Kurt Weill and Maxwell Anderson’s 1949 musicalization of Alan Paton’s Cry, the Beloved Country has found a tentative home on the opera stage, attractive to companies eager to fill their musical slot(s) for its highbrow pedigree, star vehicle potential, and relevant political content. Washington National Opera is the latest to try their hand at Lost in the Stars, but despite a strong cast and sympathetic direction, this latest incarnation isn’t able to overcome the flaws of this intriguing but problematic work.Read the whole thing here...
Tuesday, February 16, 2016
I wrote about WNO's "Lost in the Stars" production for Parterre:
Tuesday, February 09, 2016
Sunday's Met Council Mid-Atlantic finals were dominated by a group of exceptional bass/baritones, with all but one of those competing walking away with a prize. In an afternoon brimming with talent, the low voices set themselves apart with polished, distinctive voices, and natural dramatic flair.
Anthony Schneider, a first place winner who will continue on to semifinals in New York, brings to the table a unique, resonant sound, well represented in Il lacerato spirito from Simon Boccanegra, and demonstrated agility and personality in "Quand la flamme de l'amour" from Bizet's La Jolie Fille de Perth. His co-first place finalist, tenor Jonas Hacker, first offered Una Furtiva Lagrima, demonstrating formidable control in a series of impeccably executed dynamic effects, though his voice lacked that final touch of warmth needed for this music. The judges wisely chose "Here I stand" from Rake's Progress as a second aria, and there were no qualifications here--Hacker's incisive power and facility with text seems a natural fit for exciting Britten and other 20th century fare.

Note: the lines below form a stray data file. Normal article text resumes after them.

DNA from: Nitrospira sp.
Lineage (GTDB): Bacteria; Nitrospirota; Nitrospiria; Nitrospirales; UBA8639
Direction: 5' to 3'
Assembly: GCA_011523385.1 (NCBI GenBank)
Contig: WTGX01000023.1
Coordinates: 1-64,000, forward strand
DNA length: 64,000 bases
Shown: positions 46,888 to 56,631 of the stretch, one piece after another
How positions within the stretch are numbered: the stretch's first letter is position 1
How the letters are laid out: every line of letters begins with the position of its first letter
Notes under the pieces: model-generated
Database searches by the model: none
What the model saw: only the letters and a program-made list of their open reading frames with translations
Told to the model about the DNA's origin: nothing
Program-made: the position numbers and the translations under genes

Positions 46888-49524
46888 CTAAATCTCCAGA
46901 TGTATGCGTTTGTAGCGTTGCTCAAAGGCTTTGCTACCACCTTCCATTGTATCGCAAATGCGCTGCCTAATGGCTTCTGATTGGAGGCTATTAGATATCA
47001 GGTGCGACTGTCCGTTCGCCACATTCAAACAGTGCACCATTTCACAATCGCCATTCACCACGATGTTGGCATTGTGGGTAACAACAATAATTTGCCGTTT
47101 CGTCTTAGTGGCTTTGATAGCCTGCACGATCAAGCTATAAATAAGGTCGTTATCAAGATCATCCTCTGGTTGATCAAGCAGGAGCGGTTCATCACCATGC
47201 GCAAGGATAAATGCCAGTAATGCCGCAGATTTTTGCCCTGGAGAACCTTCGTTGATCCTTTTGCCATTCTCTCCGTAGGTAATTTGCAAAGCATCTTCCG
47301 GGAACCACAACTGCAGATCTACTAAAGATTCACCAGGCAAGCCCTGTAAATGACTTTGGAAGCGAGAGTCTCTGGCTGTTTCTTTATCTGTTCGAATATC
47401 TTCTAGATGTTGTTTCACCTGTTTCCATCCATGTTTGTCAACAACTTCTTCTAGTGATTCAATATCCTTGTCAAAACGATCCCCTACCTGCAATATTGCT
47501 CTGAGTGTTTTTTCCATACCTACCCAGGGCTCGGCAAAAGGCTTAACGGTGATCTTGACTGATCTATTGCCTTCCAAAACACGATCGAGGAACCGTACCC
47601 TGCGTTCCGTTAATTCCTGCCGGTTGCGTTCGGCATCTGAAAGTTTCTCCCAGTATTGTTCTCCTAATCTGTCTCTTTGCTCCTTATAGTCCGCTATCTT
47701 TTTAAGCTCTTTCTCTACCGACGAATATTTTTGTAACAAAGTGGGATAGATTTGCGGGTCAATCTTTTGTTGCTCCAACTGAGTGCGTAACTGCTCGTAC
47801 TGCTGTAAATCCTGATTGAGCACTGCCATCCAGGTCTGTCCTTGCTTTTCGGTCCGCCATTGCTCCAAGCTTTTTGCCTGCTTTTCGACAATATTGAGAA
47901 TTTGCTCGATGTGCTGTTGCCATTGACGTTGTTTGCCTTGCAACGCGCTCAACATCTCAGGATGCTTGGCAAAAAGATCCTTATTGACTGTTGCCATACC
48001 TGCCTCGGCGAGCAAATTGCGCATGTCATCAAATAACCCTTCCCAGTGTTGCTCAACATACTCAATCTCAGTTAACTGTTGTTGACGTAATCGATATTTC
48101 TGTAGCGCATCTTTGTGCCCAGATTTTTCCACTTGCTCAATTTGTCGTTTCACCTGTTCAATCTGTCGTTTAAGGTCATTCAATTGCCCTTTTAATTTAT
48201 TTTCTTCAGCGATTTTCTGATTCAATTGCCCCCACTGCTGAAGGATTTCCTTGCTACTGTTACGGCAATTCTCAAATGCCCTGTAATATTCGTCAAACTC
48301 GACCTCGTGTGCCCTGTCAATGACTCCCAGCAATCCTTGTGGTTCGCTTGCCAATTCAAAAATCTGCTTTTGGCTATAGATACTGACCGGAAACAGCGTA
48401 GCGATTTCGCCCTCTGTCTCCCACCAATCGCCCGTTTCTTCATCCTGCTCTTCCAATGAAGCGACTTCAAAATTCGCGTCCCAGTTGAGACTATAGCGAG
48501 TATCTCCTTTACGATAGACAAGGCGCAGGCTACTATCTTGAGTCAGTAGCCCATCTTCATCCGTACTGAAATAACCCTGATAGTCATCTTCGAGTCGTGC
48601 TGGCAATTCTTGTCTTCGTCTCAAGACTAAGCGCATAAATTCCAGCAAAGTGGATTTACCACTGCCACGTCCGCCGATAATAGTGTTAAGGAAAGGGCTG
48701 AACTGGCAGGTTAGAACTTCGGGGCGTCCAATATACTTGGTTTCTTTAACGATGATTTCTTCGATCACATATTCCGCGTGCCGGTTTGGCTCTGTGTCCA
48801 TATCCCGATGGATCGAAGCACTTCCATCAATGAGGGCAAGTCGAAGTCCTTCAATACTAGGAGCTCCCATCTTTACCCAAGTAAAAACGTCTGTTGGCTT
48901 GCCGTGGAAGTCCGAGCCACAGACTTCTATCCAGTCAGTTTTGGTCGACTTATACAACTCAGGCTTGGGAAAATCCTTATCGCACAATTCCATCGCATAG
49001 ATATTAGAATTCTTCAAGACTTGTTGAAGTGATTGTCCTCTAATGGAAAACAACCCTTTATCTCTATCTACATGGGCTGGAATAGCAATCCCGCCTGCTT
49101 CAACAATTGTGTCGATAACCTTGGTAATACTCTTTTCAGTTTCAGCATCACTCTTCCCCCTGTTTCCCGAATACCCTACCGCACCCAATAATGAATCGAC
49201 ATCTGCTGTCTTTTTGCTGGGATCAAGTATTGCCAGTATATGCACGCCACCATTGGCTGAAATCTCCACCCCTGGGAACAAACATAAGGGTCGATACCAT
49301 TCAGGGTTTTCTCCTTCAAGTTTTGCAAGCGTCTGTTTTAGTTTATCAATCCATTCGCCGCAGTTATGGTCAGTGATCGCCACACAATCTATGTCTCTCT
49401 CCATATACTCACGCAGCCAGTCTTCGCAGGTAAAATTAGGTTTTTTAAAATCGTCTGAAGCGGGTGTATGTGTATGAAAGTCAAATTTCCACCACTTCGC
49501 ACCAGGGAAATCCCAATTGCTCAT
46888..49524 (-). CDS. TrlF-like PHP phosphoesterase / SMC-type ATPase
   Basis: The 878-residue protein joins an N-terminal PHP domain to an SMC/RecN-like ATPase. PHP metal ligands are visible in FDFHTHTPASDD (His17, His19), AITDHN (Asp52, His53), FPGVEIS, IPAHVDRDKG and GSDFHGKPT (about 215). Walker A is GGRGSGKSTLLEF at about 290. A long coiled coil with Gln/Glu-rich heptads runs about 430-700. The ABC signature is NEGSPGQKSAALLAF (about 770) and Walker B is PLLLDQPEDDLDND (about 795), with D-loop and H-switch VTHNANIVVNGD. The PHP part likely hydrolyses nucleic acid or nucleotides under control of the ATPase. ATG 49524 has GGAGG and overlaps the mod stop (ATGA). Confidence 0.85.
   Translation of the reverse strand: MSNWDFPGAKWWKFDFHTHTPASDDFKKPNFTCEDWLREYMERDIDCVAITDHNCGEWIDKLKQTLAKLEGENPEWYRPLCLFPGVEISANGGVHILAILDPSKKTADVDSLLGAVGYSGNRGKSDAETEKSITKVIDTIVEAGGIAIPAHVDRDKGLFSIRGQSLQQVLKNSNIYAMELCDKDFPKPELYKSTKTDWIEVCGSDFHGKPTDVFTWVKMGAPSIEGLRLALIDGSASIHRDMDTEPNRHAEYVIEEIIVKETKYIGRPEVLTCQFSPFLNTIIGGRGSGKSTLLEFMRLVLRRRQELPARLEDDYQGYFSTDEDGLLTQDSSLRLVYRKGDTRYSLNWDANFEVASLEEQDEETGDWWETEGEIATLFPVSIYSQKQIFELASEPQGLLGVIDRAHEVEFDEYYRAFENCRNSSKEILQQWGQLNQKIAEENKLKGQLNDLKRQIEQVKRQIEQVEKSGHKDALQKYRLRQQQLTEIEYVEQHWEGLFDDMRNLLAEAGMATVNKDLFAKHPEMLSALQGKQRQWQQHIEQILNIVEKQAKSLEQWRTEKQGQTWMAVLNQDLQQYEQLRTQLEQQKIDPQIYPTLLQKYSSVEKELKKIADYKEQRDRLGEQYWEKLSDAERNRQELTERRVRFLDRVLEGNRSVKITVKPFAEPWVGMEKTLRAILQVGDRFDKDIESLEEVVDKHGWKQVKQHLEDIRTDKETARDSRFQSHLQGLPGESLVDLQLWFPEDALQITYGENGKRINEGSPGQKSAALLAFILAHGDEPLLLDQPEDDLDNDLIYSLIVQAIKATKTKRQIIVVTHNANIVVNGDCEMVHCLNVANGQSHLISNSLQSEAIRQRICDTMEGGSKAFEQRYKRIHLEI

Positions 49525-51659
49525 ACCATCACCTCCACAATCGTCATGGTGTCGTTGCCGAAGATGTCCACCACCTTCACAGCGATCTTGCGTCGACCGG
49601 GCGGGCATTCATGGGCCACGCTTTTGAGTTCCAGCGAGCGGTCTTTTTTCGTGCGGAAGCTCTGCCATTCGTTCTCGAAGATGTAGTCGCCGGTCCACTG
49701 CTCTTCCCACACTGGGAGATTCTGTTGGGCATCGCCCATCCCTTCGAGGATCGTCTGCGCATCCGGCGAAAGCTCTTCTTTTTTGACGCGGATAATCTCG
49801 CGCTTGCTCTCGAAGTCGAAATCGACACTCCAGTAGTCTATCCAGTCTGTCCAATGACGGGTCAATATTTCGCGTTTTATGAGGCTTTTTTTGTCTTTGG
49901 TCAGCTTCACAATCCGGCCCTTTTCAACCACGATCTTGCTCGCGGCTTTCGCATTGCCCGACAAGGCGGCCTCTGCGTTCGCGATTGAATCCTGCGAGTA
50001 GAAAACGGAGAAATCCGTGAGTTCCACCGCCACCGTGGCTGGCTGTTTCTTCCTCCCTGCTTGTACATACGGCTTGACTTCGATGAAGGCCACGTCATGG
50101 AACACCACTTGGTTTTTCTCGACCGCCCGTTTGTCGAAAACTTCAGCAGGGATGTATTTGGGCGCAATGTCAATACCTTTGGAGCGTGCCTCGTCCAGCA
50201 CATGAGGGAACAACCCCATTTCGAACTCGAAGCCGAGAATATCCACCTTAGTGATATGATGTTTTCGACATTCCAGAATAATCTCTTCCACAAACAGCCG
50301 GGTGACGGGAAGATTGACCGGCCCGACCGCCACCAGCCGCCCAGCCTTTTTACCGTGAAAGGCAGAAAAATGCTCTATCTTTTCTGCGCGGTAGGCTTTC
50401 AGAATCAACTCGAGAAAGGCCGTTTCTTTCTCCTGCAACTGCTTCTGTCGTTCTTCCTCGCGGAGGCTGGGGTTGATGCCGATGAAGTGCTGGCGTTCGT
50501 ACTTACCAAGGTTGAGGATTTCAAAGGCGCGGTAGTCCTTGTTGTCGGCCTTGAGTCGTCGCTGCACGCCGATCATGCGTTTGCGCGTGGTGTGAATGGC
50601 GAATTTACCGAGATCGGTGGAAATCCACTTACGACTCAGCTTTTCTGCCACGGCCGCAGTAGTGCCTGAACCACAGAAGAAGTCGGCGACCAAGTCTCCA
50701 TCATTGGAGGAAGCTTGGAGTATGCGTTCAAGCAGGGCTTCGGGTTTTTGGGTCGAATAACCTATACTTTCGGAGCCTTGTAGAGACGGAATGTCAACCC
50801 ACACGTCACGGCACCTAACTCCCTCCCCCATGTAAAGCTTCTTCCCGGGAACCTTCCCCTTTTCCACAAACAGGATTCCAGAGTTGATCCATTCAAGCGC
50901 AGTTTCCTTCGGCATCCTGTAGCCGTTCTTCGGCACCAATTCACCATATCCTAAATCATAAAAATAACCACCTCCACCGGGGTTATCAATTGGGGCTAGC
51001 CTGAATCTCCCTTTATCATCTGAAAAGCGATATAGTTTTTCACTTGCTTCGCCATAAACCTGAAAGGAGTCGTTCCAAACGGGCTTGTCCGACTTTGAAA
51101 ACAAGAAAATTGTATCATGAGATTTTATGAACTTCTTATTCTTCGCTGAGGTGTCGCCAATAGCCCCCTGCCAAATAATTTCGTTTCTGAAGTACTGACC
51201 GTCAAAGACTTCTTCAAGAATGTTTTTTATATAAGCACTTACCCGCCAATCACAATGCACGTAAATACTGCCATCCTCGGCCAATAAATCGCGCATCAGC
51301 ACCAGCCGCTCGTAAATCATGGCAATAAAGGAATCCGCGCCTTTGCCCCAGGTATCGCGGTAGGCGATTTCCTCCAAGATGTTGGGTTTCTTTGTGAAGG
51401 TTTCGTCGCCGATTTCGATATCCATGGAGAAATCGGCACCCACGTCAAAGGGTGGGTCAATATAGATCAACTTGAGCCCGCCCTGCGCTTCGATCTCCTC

Second place went to bass Timothy Bruno, a current young WNO young artist this season, who has participated in the various young artist-staffed new work presentations. Bruno's pitch-black sound is distinctive for sure, though it was a perhaps a heavier color than one wants in his first aria, "Solche hergelaufne Laffen" from Mozart's Entfuhrung. Another round of Boccanegra fared better, with Bruno producing a very exciting second helping of "Il lacerato spirito."
Third place was also a tie. Baritone Andrew Lovato was perhaps my personal favorite among the considerable bass-baritone talent on display. "Ya va Lyublyu" from Pique Dame was devastating, Lovato carefully shading his voice to great effect throughout the work. The Tanzlied from Die Tote Stadt was a fun second choice, and a great chance to show off the capabilities of perhaps the most refined low-voice onstage, though it would have benefited from more subtlety.
He shared honors with baritone Armando Pina, who turned in a winning, if slightly generic, sound. His lead-off "Ya vas lyublyu" couldn't quite compete with the detailed pathos of Lovato's account but was nonetheless an impressive assumption. "Hai gia vinta la causa" was similarly sturdy.